“I like entertainment, and I like things that sort of push entertainment and artistic experimentation,” he says. “Maybe it’s just my sensibility, but with music and dance and theater I’m attracted to the commitment it takes to pull those kinds of things off, and what can happen when the artist is really working in the moment—it’s just unlike other kinds of art.” In his post at the Whitney, he says, “I feel very fortunate that a lot of the things that I’m very interested in are in synch with what the museum is thinking.” And in a world permeated with digitally enabled virtual experiences, one of these things is a desire to create in-person experiences that can inspire people to leave their laptops and walk into the Whitney. Nowadays, however, the kinds of tight subculture communities that used to bring devoted fans out to clubs have in large part migrated online, to blogs, social media, and places like UbuWeb.
So how do artists like Dancenoise, a duo composed of Anne Iobst and Lucy Sexton that more or less stopped performing in the ‘90s when its members relocated to opposite coasts, fit into Sanders’s vision for the Whitney? It all came together when the curator was organizing his first solo project at the museum, “Rituals of Rented Island: Object Theater, Loft Performance, and the New Psychodrama—Manhattan, 1970–1980.” A dense, rich layer cake of artifacts and documentation from the era that gave us such alternative-seeking paragons as Yvonne Rainer, John Zorn (and his Theatre of Musical Optics), Michael Smith, and the Kipper Kids, the exhibition was a flashback to a dirtier and looser New York, where artists, living on the margins, had to wrest their indelible moments of high art from thin air.
“‘When I was doing research on that show, it was really clear that the sensibilities and energies of the 1970s SoHo loft moment migrated to the East Village in the ’80s, and Dancenoise began making some of the most sophisticated, funny, bombastic, and politically strong work of the time,” Sanders recalls. “To me, Dancenoise were one of the great artists of the ‘80s in almost any form, hybridizing dance and music with the energies of punk. So that led to me being in touch with them to see if they would be interested in doing something.” They were indeed, and that something ended up being a show of ephemera from their performances—which were riots of blood, sex, and politics—together with a re-creation of Avenue A dive King Tut’s Wah Wah Hut, a slate of opening performances (featuring such special guests as Sarah Michelson, winner of the 2012 Biennial’s Bucksbaum Award), and a film that Iobst and Sexton shot in the museum’s galleries.
“I feel that the space and time and community that surrounds a performance, and the way they bring people together… when you think of the way it operated around Dancenoise in the 1980s, you feel a lot of nostalgia for that,” Sanders says. “One wonders if artistic communities can come together in the same way. I think about that a lot, and it’s hard to say. I want to stay optimistic and think there are always communities forming and always artists working at the edges of the experimental frontier, but it’s so much more disparate now that you can work anywhere in the world and have access to all kinds of new communities. We learn to receive things a little bit more pre-packaged these days.”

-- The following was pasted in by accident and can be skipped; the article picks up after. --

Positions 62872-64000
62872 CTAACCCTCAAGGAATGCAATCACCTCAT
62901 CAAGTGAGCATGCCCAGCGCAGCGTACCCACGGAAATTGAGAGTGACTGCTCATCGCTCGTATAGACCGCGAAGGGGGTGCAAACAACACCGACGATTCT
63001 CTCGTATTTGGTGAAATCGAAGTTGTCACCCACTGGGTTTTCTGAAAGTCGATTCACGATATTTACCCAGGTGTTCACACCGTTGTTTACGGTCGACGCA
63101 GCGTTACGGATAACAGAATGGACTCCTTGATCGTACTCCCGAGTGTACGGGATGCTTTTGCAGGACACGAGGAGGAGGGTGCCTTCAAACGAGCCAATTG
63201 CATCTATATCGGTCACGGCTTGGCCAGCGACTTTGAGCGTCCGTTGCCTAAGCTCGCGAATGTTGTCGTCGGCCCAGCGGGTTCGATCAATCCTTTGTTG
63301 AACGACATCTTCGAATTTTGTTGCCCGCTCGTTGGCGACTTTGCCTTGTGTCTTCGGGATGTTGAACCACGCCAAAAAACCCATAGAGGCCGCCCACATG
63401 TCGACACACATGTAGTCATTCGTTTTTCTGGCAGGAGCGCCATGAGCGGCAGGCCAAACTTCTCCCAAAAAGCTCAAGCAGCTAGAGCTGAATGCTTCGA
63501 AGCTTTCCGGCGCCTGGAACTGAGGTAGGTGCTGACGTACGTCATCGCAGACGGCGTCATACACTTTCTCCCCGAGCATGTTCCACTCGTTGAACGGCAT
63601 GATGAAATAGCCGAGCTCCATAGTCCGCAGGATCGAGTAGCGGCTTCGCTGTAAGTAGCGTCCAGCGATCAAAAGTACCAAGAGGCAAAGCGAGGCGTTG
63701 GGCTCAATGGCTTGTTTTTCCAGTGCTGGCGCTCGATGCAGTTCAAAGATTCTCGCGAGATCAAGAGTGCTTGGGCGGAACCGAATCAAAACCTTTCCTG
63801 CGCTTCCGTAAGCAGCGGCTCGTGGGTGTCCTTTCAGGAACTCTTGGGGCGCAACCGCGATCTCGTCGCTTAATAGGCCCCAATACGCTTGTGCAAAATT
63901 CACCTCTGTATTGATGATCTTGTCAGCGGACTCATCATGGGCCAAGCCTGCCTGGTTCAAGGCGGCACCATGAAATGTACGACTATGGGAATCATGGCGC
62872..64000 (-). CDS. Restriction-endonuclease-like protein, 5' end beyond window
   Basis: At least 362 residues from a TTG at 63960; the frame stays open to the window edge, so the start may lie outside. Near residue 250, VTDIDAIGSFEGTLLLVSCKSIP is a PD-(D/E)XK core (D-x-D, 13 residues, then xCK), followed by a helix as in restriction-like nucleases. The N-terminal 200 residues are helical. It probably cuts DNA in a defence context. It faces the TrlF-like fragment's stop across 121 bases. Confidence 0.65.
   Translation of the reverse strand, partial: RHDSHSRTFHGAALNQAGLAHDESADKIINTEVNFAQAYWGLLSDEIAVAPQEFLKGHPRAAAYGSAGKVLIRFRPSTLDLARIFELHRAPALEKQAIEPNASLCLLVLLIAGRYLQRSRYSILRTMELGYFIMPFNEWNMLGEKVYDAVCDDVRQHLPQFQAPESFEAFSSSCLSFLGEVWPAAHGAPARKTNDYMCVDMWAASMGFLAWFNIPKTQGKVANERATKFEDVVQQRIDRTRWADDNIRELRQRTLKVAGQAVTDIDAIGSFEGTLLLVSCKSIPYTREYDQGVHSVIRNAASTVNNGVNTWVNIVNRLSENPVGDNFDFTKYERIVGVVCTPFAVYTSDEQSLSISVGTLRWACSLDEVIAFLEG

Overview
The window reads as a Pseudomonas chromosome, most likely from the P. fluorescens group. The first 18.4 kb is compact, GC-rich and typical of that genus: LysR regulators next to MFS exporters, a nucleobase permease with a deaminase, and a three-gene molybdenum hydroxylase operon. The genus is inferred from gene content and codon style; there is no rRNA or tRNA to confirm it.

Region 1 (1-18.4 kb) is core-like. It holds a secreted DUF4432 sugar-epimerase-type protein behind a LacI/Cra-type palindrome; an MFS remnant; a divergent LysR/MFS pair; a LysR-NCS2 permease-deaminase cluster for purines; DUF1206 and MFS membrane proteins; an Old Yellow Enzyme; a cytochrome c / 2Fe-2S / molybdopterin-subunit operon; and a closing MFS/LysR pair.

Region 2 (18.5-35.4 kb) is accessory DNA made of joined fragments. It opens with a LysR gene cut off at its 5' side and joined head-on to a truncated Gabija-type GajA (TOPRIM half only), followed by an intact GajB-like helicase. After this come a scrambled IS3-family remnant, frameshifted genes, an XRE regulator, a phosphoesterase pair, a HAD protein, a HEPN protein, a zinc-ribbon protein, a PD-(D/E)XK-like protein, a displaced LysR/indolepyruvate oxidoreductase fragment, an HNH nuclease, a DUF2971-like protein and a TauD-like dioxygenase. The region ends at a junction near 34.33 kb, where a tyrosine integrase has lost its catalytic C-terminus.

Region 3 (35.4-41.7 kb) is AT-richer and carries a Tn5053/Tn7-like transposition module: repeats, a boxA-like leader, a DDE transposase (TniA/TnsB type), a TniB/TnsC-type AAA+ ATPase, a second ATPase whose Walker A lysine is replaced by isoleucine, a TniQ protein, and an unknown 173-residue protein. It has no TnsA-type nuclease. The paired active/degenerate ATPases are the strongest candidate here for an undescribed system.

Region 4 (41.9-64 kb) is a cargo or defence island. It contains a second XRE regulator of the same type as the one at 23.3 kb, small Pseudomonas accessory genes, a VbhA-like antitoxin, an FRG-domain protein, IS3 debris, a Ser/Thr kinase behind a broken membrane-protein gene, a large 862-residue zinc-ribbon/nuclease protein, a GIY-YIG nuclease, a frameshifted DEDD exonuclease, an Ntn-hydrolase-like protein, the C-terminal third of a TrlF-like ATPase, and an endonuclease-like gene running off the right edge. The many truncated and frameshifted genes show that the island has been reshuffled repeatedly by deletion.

Events like the Dancenoise variety show, he added, are “not a fight against, but rather a response to the virtual.” He also points to such venues as Jack’s in Fort Greene, the Kitchen, and ISSUE Project Room, where he continues to organize a series called “Propositional Music.” “The performance venues are still around,” he says. “A lot of the venues where Dancenoise did their performances are still committed to those communities.”
Sanders—who also performs himself as part of the collective Grand Openings, alongside Ei Arakawa, Jutta Koether, Emily Sundblad, and Stefan Tcherepnin—is making sure that the Whitney, as befits its new downtown home, is also committed to those communities. “It’s nice to be in this neighborhood, with the proximity to the galleries and places like the Kitchen and White Columns,” he says. “There’s a simpatico relationship with the city that feels really good at this location—it’s like the Whitney has gone back to its roots.”
As one might imagine, Sanders’s upcoming slate of programming is bristling with multi-disciplinary activity. Next week the Japanese artist Takehisa Kosugi (best known for his role in the infamous bands Taj Mahal Travelers and Group Ongaku) will present a two-evening retrospective of his Fluxus-inspired event pieces, and in October, the Berlin-based group New Theater is going to do a project at the museum. A major effort on the horizon is also the much-anticipated (and sure to be controversial) exhibition he’s curating with CitizenFour director and Edward Snowden collaborator Laura Poitras in February.
“I find it really poignant and exciting to discover artists who have been working on the fringes and make them visible,” Sanders says. “Making sure that ethos continues at the Whitney is the most important thing in my mind.”